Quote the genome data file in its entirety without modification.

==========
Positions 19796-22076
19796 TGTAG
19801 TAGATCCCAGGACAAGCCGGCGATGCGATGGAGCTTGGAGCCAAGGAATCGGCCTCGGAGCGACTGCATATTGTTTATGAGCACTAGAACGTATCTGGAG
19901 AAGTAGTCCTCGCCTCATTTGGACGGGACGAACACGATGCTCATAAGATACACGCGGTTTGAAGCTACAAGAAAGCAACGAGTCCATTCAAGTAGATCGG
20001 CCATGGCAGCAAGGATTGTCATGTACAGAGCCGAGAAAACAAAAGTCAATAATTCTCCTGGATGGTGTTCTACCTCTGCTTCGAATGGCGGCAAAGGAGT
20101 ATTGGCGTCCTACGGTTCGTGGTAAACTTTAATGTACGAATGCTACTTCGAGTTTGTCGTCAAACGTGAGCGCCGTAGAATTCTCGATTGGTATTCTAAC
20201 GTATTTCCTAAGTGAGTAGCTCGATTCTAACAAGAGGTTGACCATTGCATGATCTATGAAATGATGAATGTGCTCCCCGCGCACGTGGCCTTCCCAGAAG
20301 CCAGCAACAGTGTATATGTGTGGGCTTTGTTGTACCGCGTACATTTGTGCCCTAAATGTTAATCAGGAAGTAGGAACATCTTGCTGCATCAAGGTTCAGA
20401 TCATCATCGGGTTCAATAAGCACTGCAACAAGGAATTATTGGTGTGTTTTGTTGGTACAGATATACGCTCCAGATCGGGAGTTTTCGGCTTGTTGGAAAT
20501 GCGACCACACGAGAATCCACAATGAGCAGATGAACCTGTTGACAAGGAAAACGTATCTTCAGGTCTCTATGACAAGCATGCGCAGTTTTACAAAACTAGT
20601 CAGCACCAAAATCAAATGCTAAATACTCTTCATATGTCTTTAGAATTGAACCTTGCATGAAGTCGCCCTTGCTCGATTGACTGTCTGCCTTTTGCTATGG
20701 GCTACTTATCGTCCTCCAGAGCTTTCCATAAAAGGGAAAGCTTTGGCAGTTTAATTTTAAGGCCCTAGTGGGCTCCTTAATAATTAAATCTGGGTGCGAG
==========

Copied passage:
Positions 19796-22076
19796 TGTAG
19801 TAGATCCCAGGACAAGCCGGCGATGCGATGGAGCTTGGAGCCAAGGAATCGGCCTCGGAGCGACTGCATATTGTTTATGAGCACTAGAACGTATCTGGAG
19901 AAGTAGTCCTCGCCTCATTTGGACGGGACGAACACGATGCTCATAAGATACACGCGGTTTGAAGCTACAAGAAAGCAACGAGTCCATTCAAGTAGATCGG
20001 CCATGGCAGCAAGGATTGTCATGTACAGAGCCGAGAAAACAAAAGTCAATAATTCTCCTGGATGGTGTTCTACCTCTGCTTCGAATGGCGGCAAAGGAGT
20101 ATTGGCGTCCTACGGTTCGTGGTAAACTTTAATGTACGAATGCTACTTCGAGTTTGTCGTCAAACGTGAGCGCCGTAGAATTCTCGATTGGTATTCTAAC
20201 GTATTTCCTAAGTGAGTAGCTCGATTCTAACAAGAGGTTGACCATTGCATGATCTATGAAATGATGAATGTGCTCCCCGCGCACGTGGCCTTCCCAGAAG
20301 CCAGCAACAGTGTATATGTGTGGGCTTTGTTGTACCGCGTACATTTGTGCCCTAAATGTTAATCAGGAAGTAGGAACATCTTGCTGCATCAAGGTTCAGA
20401 TCATCATCGGGTTCAATAAGCACTGCAACAAGGAATTATTGGTGTGTTTTGTTGGTACAGATATACGCTCCAGATCGGGAGTTTTCGGCTTGTTGGAAAT
20501 GCGACCACACGAGAATCCACAATGAGCAGATGAACCTGTTGACAAGGAAAACGTATCTTCAGGTCTCTATGACAAGCATGCGCAGTTTTACAAAACTAGT
20601 CAGCACCAAAATCAAATGCTAAATACTCTTCATATGTCTTTAGAATTGAACCTTGCATGAAGTCGCCCTTGCTCGATTGACTGTCTGCCTTTTGCTATGG
20701 GCTACTTATCGTCCTCCAGAGCTTTCCATAAAAGGGAAAGCTTTGGCAGTTTAATTTTAAGGCCCTAGTGGGCTCCTTAATAATTAAATCTGGGTGCGAG